Legal unions for homosexual couples was favored by one of Brazil's top Catholic bishops in his speech, an apparent shift in the Church's stance on the country's existing gay-marriage policy.
"There needs to be a dialog on the rights attached to shared life between people of the same sex who decide to live together. They need legal support from society," Leonardo Steiner, the secretary general of the National Confederation of Brazilian Bishops, said in an interview with O Globo newspaper published on its website Thursday.
Brazil, home to the world's largest Catholic population, has allowed gay marriage since May 2013, when a court ruled clerks could not reject marriage applications from same-sex couples.
At the time Brazil's bishops opposed the decision, but Steiner said the Church was constantly evolving.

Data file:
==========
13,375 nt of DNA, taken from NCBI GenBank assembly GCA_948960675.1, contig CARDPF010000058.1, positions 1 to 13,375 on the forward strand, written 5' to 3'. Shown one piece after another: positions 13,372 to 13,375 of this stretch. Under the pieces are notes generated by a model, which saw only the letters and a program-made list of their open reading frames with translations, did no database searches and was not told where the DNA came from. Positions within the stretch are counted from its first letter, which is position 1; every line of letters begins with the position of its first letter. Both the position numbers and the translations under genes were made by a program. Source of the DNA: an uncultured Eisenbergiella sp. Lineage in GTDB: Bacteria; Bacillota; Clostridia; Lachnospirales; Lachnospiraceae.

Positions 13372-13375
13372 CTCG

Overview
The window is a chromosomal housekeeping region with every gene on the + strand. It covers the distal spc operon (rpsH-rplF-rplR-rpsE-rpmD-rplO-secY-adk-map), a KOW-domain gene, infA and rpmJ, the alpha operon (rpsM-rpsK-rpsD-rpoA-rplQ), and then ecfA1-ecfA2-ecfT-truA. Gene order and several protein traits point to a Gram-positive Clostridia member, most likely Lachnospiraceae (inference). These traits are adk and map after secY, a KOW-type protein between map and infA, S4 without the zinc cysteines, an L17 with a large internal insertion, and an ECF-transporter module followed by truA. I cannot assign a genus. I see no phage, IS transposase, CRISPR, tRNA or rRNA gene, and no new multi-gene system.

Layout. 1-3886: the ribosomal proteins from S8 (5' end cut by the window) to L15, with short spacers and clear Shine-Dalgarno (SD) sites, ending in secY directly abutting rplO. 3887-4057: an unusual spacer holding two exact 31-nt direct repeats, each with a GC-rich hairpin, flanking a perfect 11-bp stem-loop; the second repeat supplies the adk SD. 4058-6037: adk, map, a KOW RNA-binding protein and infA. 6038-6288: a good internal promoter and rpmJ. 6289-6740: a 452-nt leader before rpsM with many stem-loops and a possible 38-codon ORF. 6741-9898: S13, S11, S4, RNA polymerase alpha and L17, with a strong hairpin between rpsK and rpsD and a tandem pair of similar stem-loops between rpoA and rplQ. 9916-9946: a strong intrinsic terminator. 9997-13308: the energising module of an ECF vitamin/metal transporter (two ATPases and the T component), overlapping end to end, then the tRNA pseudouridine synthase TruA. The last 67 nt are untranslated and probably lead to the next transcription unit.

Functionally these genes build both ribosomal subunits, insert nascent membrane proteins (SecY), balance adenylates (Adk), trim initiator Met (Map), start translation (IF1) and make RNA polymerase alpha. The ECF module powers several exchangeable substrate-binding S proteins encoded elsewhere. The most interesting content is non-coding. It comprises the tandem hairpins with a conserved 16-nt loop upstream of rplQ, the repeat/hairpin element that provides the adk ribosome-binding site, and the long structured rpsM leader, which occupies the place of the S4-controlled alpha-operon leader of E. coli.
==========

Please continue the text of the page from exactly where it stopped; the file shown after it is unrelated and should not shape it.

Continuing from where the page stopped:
"The Church isn't the same through the ages. It seeks answers for the present time, using the Gospel as the illuminating force of its action," the bishop said.
"The Church is always seeking to read the signs of the times, to see what must or must not change. The truths of faith don't change."
Brazil does not have a gay-marriage law, and Steiner said one reason for the Church's objection to last year's court decision was that the matter had never gone before congress.
Despite the recent move towards inclusiveness, Brazil is a dangerous country for gays.
More than 300 homosexuals, transsexuals and transvestites are killed every year in the country -- including 312 last year, according to data compiled by rights group Grupo Gay da Bahia, which says the country is among the deadliest for gays.